The U.S. decision to slap tariffs on steel and aluminum imports may trigger trade wars, which could cost the world economy 470 billion dollars by 2020, warned Bloomberg economists on Monday.
Last Thursday, U.S. President Donald Trump signed proclamations to impose steep tariffs on imported steel and aluminum amid mounting dissent from trading partners around the world.
In a scenario where the United States implements a 10 percent levy on imports and the rest of the world retaliates, an analysis by Bloomberg Economics published Monday said the global economy would be 0.5 percent smaller by 2020 than it would have been without tariffs.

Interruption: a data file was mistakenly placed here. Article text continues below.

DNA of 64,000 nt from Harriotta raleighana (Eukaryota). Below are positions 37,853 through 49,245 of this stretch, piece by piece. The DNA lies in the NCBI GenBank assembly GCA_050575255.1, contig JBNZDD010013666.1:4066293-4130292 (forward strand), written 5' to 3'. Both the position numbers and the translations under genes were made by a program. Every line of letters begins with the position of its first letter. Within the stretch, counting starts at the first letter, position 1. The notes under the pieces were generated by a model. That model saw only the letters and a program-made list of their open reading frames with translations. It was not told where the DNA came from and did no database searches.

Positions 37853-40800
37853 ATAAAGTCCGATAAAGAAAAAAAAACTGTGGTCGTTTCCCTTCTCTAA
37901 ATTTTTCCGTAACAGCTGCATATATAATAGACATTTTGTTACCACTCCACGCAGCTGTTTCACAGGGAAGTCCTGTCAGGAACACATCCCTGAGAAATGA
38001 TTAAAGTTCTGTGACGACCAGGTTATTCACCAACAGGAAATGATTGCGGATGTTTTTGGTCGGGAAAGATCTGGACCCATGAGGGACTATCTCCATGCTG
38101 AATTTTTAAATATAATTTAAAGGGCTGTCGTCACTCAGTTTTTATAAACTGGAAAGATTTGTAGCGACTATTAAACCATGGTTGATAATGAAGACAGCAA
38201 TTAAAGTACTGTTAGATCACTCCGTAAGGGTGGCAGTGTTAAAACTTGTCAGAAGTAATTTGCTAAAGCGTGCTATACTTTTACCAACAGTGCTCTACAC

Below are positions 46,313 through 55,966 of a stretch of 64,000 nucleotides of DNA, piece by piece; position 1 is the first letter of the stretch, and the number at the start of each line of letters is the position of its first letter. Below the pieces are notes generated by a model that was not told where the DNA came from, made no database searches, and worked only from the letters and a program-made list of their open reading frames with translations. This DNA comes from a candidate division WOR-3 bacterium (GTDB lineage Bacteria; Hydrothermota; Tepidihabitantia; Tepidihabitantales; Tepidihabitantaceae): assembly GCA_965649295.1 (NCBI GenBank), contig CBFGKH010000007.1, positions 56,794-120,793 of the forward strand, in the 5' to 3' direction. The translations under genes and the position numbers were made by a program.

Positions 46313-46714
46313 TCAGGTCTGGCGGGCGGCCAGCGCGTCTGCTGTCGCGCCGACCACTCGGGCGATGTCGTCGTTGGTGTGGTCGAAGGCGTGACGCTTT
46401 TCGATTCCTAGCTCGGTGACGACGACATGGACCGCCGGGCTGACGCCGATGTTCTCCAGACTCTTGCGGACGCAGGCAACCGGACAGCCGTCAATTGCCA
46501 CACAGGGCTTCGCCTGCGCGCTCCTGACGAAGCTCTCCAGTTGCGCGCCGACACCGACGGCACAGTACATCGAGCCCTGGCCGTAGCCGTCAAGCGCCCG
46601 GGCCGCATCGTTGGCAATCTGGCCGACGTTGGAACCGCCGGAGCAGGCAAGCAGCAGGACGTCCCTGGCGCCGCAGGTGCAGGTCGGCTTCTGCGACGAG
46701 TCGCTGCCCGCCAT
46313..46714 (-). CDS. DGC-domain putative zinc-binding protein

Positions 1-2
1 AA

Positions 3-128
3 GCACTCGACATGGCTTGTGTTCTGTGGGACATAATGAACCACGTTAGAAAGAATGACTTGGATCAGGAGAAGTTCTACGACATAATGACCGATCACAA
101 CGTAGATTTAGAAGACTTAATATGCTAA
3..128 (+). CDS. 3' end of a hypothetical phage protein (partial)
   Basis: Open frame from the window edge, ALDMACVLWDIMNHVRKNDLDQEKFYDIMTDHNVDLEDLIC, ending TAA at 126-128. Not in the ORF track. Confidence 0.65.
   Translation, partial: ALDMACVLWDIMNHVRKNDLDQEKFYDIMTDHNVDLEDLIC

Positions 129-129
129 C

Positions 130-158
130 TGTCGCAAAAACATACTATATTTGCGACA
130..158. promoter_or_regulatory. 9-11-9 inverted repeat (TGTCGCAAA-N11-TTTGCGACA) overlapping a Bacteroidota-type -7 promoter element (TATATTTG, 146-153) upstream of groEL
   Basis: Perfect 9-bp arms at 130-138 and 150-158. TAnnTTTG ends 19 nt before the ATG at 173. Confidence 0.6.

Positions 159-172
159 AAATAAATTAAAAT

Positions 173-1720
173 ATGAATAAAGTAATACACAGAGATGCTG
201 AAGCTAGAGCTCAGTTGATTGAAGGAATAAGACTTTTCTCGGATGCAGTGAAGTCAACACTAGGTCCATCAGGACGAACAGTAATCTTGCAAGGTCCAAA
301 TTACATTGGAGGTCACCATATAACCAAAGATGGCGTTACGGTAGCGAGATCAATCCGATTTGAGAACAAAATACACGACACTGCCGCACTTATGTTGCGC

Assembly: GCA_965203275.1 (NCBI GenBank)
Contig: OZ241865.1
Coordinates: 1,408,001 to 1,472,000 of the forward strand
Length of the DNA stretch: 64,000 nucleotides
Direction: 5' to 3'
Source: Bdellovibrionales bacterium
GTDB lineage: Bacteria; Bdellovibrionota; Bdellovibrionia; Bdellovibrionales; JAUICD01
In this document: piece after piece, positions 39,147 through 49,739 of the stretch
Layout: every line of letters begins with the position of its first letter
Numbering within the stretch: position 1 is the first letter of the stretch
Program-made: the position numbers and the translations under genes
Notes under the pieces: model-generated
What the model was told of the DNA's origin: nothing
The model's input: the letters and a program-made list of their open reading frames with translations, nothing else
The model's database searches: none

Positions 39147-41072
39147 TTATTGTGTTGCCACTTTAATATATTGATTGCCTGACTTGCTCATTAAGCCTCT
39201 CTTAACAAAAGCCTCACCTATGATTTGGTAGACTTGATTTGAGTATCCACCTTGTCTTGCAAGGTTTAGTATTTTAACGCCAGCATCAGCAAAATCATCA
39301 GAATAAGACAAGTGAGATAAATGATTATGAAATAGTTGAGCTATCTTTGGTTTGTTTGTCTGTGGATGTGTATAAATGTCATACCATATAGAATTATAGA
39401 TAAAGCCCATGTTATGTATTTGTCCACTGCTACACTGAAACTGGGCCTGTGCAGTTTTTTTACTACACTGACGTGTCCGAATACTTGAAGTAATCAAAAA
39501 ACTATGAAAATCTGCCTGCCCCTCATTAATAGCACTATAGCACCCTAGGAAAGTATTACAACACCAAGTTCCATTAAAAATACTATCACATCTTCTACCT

The U.S. economy would be 0.9 percent smaller in 2020 compared with the forecast based on no tariffs.
Although that is an extreme scenario, "it's no longer an impossible one," said Bloomberg economists Jamie Murray and Tom Orlik.
Based on their model, the two economists estimated that global trade could be 3.7 percent lower by 2020 compared with the baseline scenario.
Murray and Orlik also warned that there will be a long-run hit to the global GDP, as suppressed competition and exchange of technology and ideas would reduce productivity and the world economy's sustainable growth pace.